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What’s New in the Study of Mental Health and Student Retention?. John Achter, Ph.D. AUCCCD – Fall 2008. Collaborators. Co-Investigators Kristina Gorbatenko-Roth , Ph.D. – Dept. of Psychology Jenna Maas , M.A. – Applied Psychology masters program Assistants

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slide1

What’s New in the Study of Mental Health and Student Retention?

John Achter, Ph.D.

AUCCCD – Fall 2008

collaborators
Collaborators

Co-Investigators

Kristina Gorbatenko-Roth, Ph.D. – Dept. of Psychology

Jenna Maas, M.A. – Applied Psychology masters program

Assistants

Bob Spencer, Jenna Simon, Abby Laib, EmmaLee Ericksen, Katie Hosley, and Sara Grzelak – Applied Psychology program

Lindsey Grush and Mark Mittag – Mental Health Counseling program

study 1 introduction
Study 1 - Introduction
  • The relationship between mental health and student retention has been understudied, despite a strong focus on uncovering predictors of retention in higher education contexts
  • Existing research among counseling center samples generally shows a retention advantage for students receiving counseling for personal problems compared to non-counseled students
  • Limited research exists examining the effect of mental health issues on retention among a general student population
study 1 methods
Study 1 - Methods

Questions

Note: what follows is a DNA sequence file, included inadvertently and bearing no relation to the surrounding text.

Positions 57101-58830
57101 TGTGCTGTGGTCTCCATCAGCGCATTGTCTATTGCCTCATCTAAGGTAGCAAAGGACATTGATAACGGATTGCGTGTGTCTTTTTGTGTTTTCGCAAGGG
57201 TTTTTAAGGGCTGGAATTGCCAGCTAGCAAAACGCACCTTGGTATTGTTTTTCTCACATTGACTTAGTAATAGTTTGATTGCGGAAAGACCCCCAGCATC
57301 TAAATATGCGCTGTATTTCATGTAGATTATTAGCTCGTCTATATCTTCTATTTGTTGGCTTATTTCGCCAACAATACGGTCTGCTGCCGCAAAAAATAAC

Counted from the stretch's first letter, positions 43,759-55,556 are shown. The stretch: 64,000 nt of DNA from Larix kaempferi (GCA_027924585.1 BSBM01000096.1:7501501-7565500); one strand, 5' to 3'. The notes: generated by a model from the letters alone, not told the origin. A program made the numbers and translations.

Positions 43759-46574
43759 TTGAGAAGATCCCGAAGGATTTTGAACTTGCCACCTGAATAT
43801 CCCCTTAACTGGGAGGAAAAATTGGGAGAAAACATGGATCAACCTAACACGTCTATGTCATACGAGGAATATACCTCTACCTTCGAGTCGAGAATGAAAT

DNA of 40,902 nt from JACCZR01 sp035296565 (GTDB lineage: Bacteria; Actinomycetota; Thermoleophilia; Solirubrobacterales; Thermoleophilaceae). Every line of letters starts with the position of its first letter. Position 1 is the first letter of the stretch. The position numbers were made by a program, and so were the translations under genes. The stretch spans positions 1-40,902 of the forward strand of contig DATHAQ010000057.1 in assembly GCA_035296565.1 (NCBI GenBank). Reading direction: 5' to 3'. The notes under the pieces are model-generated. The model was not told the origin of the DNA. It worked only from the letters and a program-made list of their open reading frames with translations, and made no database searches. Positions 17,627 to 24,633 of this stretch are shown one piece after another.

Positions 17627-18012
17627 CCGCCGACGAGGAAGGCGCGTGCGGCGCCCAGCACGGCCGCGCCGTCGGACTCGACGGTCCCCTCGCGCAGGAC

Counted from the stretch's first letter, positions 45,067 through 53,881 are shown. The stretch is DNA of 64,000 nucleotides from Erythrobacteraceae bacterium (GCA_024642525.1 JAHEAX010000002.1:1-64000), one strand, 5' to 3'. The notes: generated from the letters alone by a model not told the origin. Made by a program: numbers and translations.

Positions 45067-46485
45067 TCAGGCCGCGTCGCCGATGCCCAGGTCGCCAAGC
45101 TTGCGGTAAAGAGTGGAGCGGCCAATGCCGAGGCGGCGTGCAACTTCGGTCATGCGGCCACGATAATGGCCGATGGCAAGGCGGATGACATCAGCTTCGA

• Does mental health status predict retention rates of college students?
  • For those with mental health needs, does seeking mental health care predict retention?

Sample

  • 2201 undergraduate students at midsized Midwestern public university
    • 57% female; 93% Caucasian; equal class representation
    • Representative in terms of ACT, HS Rank, College GPA
study 1 methods5
Study 1 - Methods

Procedures

  • Step 1: Assessed undergraduate mental health needs and treatment seeking via electronic health survey to all students (39% response rate) – Spring 2006
    • MH Need Status: “As a college student, have you ever needed healthcare services for mental health concerns (e.g. stress, depression, relationship issues)?”
    • MH Care Seeking Status : “Did you ever actually seek care anywhere for mental health concerns?”
  • Step 2: Assessed retention status in Spring 2007 (1 year post-survey)
study 1 results
Study 1 – Results

Descriptives

  • Experienced a Mental Health Need During College
    • 16.8% (N=369) of total sample (N=2201)
  • Sought Mental Health Care Anywhere
    • 62.3% (N=230) of people with need sought care
    • 37.1% (N=137) of people with need did NOT seek care
    • 0.5% (N=2) no response to item query
study 1 results7
Study 1 – Results

Retention Comparisons

study 1 results8
Study 1 -Results

Significant Bivariate Relationships (Test of Independence (2)

CΦ: Cramer’s V

Black= Negative Relationship (positive on condition = less likely to be retained)

Red = Freshmen & Seniors less likely to be retained then Sophomores and Juniors

study 1 results9
Study 1 - Results

Binary Logistic Regression – Full Sample (n=1402)

  • Block 1: Academic & demographic predictors